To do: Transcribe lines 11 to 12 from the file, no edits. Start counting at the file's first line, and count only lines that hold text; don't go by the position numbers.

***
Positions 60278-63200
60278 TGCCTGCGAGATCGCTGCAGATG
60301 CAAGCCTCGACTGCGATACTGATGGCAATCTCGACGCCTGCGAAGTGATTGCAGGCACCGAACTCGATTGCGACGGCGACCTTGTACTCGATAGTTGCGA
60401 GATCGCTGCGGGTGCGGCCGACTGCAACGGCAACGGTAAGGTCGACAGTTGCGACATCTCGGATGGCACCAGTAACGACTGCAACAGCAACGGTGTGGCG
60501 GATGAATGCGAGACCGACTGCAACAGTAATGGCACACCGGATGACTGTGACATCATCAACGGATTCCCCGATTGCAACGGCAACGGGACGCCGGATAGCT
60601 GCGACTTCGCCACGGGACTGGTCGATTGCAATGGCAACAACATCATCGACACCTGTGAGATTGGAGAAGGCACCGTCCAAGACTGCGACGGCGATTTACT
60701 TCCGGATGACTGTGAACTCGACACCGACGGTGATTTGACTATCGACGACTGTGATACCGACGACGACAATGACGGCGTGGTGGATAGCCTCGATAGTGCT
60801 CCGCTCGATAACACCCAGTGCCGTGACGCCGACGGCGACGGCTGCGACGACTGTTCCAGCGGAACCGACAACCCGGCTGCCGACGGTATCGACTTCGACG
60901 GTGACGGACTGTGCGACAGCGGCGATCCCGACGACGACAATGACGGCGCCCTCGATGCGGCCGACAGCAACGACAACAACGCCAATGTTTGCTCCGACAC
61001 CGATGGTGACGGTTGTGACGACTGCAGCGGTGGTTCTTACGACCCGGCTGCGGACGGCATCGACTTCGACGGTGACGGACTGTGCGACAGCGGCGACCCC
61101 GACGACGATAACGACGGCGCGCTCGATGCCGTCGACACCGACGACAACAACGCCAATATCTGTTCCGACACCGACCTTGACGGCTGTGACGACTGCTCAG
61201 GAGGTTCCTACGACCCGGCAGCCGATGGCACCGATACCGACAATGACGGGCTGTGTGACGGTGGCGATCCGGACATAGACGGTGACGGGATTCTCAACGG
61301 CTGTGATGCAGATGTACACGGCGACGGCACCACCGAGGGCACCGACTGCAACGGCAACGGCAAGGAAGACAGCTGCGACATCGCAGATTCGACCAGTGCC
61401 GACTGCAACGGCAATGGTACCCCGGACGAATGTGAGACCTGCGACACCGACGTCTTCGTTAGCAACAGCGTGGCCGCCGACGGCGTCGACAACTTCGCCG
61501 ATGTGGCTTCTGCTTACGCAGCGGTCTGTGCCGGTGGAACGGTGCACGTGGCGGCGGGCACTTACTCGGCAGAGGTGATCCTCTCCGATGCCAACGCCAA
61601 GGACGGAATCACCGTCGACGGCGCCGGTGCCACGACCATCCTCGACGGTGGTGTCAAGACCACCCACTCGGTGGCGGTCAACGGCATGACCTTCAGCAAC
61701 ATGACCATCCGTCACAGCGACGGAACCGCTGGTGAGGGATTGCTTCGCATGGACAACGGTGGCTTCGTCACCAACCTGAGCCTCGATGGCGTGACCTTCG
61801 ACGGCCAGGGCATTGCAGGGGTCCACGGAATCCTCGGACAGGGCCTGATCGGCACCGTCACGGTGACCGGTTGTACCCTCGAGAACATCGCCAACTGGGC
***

61101 GACGACGATAACGACGGCGCGCTCGATGCCGTCGACACCGACGACAACAACGCCAATATCTGTTCCGACACCGACCTTGACGGCTGTGACGACTGCTCAG
61201 GAGGTTCCTACGACCCGGCAGCCGATGGCACCGATACCGACAATGACGGGCTGTGTGACGGTGGCGATCCGGACATAGACGGTGACGGGATTCTCAACGG